Assume an EU member experiences an asymmetric shock. It will have a different inflation and unemployment rate than the rest of the EU. With the ECB setting a common interest rate for the whole area, countries have lost an important part of their monetary policy. This is a major problem if a countries economy is at a different stage in the business cycle. For instance in 2014, Austria and Germany are growing with falling unemployment and a further lowering of interest rates may not be the best option for them. This is in comparison to other countries who need lower interest rates and a more stimulatory environment. With low interest rates and falling unemployment, Austria and Germany could experience inflation levels above the 2% target of the ECB and also a tight labour market which could put pressure on prices. Furthermore a lower interest rate affects those who want to save money in those countries.

At the other end of the spectrum Slovakia, Portugal, Cyprus, Spain and Greece are experiencing deflation and very high levels of unemployment. They therefore require more stimulus through lower interest rates to try and boost growth and employment and get out of the dangerous deflationary cycle.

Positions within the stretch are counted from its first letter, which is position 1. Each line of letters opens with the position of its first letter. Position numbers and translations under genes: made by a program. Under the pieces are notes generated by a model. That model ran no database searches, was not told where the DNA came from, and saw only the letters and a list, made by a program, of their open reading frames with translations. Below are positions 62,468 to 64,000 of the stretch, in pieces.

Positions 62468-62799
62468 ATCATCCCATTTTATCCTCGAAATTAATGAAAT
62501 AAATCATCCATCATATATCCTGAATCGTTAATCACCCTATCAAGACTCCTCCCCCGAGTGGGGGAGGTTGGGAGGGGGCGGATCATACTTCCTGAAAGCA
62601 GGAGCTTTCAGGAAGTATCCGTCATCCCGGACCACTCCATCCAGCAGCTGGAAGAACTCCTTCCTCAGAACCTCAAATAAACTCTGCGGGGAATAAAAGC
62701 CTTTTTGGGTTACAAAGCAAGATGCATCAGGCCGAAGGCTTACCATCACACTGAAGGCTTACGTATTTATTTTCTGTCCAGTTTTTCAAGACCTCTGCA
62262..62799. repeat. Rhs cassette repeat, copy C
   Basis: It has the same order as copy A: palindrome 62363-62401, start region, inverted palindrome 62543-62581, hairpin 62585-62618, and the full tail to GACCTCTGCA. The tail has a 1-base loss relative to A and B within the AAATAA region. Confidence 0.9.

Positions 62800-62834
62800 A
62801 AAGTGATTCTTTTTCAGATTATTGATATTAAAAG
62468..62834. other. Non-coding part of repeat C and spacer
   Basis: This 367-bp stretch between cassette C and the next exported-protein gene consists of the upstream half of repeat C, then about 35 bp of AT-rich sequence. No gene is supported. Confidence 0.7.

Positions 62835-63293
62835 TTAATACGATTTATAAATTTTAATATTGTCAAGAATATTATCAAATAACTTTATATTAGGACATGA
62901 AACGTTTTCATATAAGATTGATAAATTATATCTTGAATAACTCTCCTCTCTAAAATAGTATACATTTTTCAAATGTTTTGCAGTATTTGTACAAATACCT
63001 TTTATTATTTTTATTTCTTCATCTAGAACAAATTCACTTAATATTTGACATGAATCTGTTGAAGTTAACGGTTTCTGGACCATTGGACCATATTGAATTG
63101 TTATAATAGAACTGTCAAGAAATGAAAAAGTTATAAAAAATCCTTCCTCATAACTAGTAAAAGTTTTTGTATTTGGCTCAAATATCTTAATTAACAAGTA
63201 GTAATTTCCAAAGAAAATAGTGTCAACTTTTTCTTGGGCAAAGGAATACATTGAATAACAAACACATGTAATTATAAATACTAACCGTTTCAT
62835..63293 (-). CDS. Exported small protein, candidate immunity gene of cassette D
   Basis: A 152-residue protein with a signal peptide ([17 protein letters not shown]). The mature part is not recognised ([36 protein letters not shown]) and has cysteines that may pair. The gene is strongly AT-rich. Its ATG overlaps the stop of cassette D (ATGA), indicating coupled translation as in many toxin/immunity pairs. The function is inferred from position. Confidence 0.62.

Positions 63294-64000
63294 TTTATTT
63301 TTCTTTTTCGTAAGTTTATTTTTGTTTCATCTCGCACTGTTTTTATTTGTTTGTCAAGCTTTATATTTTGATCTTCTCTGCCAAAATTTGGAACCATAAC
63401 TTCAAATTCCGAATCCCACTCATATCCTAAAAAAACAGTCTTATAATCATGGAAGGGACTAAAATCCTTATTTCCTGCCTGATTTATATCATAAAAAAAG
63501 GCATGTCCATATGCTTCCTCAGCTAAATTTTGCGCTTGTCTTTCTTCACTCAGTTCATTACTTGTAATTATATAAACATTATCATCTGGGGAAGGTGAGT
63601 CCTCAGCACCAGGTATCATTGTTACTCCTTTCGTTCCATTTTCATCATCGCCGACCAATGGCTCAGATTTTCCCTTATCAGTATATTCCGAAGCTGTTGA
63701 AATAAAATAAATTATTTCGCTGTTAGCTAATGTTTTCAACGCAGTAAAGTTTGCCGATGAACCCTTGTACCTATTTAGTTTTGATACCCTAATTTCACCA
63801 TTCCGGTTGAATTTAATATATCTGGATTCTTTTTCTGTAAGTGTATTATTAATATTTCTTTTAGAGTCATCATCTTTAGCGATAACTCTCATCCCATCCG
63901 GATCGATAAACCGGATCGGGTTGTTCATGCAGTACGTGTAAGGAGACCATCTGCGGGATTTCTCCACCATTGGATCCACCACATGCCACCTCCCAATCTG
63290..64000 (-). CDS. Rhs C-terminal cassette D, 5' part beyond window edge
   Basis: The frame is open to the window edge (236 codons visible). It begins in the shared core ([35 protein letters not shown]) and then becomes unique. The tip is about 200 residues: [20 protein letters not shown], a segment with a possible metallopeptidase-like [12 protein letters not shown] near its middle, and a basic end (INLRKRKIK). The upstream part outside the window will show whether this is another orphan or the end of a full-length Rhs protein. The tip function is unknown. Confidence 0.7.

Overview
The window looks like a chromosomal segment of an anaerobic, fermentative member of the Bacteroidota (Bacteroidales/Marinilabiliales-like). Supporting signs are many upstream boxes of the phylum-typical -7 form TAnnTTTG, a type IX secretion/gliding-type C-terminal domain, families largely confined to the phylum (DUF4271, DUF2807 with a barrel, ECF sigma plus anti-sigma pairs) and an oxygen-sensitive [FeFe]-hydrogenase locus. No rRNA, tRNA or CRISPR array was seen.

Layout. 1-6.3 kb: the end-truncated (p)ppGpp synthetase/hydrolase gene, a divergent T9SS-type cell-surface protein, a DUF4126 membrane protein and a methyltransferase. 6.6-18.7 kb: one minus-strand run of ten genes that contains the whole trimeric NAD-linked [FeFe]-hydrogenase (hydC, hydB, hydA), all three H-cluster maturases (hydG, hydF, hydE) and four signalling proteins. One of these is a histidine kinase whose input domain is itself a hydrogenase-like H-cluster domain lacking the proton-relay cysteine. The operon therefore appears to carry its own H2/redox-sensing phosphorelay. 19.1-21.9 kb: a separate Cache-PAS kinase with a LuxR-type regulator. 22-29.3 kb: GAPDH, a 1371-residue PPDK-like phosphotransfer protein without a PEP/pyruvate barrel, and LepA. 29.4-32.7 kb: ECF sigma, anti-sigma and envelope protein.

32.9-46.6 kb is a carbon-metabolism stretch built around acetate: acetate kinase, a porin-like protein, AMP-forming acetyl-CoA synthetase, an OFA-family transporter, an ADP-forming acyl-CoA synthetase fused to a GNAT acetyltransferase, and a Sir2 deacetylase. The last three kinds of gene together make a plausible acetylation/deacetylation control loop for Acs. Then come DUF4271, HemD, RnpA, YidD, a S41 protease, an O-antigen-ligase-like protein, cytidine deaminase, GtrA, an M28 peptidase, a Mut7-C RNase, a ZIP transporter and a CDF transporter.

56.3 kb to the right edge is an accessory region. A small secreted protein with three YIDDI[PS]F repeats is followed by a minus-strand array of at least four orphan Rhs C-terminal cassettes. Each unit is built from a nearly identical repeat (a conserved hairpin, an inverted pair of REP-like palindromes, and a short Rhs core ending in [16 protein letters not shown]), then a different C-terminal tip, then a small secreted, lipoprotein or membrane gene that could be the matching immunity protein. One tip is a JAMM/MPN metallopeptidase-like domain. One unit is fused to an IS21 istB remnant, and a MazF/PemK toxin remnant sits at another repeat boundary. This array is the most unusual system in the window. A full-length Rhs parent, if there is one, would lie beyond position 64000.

Other countries with low inflation and high levels of unemployment will benefit from the cut in interest rates – Ireland has had unemployment fall from approx. 15% to 11.8% and an inflation rate of 0.3%. Therefore monetary stimulus is warranted. However the interest rate whether expansionary, neutral, or contractionary is unique to where each country is in the business cycle. The loss of monetary sovereignty clearly poses problems for members states whose economy is out of line with the euro zone norm.